two (or more) different names. Therefore, I may have them listed here TWICE!
By Fred Smoot
List of Rolls
1817 Reservation Roll
With special thanks to Glen Davis
for the needed corrections and additions!
(those requesting a reservation).
The 1817 treaty
for a six hundred and forty acre life estate per head of household,
which upon the death of the grantee, or abandonment of the land by
the grantee, reverted to the state; microfilm Group 75.
1817 Emigration Roll
(1817-1835 Old Settlers) microfilm A21.
1835 Henderson Roll
(also called the Trail of Tears roll). 16,000 plus Cherokee residing in
Alabama, Georgia, North Carolina, and Tennessee who were supposed to remove
to Indian Territory under New Echota Treaty of 1835; microfilm T496.
1848 Mullay Roll
(resided in North Carolina). 1,517 Cherokee remaining in
North Carolina after removal. Taken as a result of an Act of Congress; microfilm 7RA6.
1851 Old Settlers Roll
This is the Roll of those still alive in 1851, who were already
resident in *Oklahoma* by 1839, when the emigrants arrived.
This group was about 1/3 the total Cherokee population in what is
now Oklahoma. Note: it is important to recognize that this census did not include
those Old Settlers who remained in Arkansas, Texas, or Mexico; microfilm M-685,
1851 Siler Roll
(Cherokee East of the Mississippi) microfilm 7RA6.
1852 Chapman Roll
(Cherokee East of the Mississippi) The Chapman
Roll was taken in 1851 by Alfred Chapman . This roll, which followed almost immediately the Siler Roll,
was a result of many complaints by various
Cherokees of having been omitted by Siler (JWJ) microfilm M-685.
1852 Drennen Roll
(Emigrant Cherokee in Indian Territory). This roll was the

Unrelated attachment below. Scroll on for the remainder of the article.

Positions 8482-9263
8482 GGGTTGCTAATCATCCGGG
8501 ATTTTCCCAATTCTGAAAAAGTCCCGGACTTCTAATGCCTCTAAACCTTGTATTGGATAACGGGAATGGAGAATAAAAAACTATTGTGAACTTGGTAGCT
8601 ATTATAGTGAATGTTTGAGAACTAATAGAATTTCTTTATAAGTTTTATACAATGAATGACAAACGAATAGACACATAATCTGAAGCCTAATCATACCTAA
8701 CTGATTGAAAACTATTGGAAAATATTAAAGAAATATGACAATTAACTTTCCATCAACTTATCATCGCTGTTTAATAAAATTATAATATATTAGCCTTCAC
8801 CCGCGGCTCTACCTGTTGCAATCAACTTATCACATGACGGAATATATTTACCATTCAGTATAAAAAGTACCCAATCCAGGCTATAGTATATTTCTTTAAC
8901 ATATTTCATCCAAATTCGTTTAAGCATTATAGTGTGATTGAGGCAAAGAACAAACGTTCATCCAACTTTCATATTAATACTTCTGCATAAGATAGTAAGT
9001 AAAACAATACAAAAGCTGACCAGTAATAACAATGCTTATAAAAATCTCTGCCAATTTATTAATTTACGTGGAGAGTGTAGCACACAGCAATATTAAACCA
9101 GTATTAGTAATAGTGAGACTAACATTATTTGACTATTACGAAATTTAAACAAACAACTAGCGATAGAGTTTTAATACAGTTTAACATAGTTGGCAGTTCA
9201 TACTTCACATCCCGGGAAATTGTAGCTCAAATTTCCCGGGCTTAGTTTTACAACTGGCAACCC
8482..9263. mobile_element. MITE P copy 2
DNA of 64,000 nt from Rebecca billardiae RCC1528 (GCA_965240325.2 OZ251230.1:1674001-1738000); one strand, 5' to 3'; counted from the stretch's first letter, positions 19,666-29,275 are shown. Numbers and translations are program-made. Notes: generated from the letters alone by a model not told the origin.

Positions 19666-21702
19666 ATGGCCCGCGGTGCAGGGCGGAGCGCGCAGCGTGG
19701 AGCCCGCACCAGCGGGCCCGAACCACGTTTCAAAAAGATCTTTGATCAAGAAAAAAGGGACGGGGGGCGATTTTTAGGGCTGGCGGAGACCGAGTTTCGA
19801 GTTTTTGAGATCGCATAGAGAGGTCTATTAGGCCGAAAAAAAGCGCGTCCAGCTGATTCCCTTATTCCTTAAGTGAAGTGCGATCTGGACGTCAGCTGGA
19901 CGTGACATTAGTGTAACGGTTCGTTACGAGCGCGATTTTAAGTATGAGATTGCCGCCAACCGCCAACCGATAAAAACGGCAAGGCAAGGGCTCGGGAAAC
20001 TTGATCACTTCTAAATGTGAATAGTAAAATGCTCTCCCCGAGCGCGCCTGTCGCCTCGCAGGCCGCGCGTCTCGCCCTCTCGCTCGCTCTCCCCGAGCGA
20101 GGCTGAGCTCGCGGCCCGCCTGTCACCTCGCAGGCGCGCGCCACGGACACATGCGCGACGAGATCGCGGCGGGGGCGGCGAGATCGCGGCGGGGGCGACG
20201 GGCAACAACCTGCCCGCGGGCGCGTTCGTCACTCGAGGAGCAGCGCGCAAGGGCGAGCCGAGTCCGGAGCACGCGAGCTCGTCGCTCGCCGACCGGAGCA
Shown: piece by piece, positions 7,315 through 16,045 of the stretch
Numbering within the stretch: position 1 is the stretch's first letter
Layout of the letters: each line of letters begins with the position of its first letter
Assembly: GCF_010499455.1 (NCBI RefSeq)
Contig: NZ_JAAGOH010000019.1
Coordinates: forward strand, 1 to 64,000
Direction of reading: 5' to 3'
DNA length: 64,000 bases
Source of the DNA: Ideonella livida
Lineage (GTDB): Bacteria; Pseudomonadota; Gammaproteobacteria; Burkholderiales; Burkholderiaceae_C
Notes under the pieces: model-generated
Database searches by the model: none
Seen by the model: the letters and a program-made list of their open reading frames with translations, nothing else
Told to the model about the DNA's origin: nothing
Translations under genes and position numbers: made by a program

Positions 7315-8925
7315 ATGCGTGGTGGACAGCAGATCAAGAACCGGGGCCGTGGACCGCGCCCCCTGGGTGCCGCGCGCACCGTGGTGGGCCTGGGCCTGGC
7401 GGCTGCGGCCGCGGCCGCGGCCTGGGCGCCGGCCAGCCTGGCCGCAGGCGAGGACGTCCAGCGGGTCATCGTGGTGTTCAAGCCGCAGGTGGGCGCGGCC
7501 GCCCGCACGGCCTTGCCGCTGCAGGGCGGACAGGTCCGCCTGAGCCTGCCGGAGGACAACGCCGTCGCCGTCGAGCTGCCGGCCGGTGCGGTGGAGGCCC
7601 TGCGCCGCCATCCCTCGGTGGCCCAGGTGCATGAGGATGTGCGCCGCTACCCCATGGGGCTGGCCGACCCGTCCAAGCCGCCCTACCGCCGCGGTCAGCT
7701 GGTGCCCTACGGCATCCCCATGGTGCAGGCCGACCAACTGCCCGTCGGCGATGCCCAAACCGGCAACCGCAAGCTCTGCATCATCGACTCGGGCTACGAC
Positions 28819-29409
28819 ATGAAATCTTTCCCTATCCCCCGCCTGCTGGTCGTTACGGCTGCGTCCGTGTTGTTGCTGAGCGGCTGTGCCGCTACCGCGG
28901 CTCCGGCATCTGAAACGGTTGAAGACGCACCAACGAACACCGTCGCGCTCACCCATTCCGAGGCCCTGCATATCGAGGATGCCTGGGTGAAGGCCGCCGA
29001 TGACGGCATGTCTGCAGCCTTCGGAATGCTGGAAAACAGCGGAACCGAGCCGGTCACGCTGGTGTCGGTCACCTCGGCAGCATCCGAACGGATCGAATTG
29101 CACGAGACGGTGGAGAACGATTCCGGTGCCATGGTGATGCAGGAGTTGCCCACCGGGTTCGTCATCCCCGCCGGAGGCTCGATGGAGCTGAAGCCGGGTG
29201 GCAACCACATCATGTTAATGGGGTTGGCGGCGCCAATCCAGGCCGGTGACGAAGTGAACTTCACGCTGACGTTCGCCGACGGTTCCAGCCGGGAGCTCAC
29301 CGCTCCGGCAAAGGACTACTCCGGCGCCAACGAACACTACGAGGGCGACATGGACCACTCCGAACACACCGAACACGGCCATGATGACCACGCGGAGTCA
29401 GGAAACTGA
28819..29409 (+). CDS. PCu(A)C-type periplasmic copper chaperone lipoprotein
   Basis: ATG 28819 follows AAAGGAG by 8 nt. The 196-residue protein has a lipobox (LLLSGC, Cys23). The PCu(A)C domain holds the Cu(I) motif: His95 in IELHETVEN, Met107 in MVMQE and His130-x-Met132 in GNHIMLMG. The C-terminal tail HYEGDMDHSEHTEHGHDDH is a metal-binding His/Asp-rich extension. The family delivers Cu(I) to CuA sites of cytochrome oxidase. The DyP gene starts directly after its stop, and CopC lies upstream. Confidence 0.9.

first census of the emigrants/new arrivals of 1839. This was the Trail of Tears
survivors, or New Echota Treaty Group; microfilm M-685.
1854 Act of Congress Roll
(Cherokee East of the Mississippi) microfilm 7RA6.
(of whites in Cherokee Nation)
1867 Tompkin Roll
1867 Census of Cherokee East of the Mississippi
1867 Kern-Clifton Roll of Cherokee Freedmen
, January 16, 1867.
1869 Sweatland Roll
(resided in North Carolina ) NARA roll, but number not found.
1880 Cherokee Census
1880 Lipe Roll
1883 Cherokee Census
microfilm 7RA29 Reels 1 & 2.
1883 Cherokee Roll
1883 Hester Roll
(Cherokee East of the Mississippi) microfilm M685.
1886 Cherokee Census
1890 Cherokee Census
1890 Cherokee Payment Roll
(The Receipt Roll) microfilm 7RA59.
1890 Wallace Roll
(of Cherokee Freedmen in Indian Territory)
((Wallace Roll of Cherokee Freedmen in Indian Territory.
These rolls were created because the Cherokee citizenship of many ex-slaves of
the Cherokee in Indian Territory was disputed by the Cherokee tribe. The
establishment of their status was important in determining their right to live on
Cherokee land and to share in certain annuity and other payments, including a
special $75,000 award voted by Congress on October 19, 1888. A series of
investigations was conducted in order to compile the rolls of the Cherokee Freedmen.
These investigations were conducted by John W. Wallace, 1889-1890; Leo E. Bennett,
1891-92; Marcus D. Shelby, 1893; James G. Dickson, 1895-96; and William Clifton,
William Thompson, and Robert H. Kern, 1896-97.))
1893 Cherokee Census
1894 Starrs Roll
1896 Old Settlers Payment
(for Descendants of Old Settlers) microfilm 7RA34.
1896 Cherokee Census
1898-1902 (1914) Dawes Roll
((Rolls of Citizens and Freedmen of the Five Civilized Tribes in Indian Territory
consisting of 634 pages of names. The Dawes Commission was organized in 1893 to accept
applications for tribal enrollment between 1899 and 1907 (some were added as late as
1914), mostly from Indians who resided in the Indian Territory which later became the
State of Oklahoma. Tribal membership entitled qualified individuals to land allotments
from the U.S. Government. These enrollment records were eventually published as the
Dawes Commission, also known as The Five Civilized Tribes, which consisted of the
Cherokee, Choctaw, Chickasaw, Creek and Seminole Tribes.))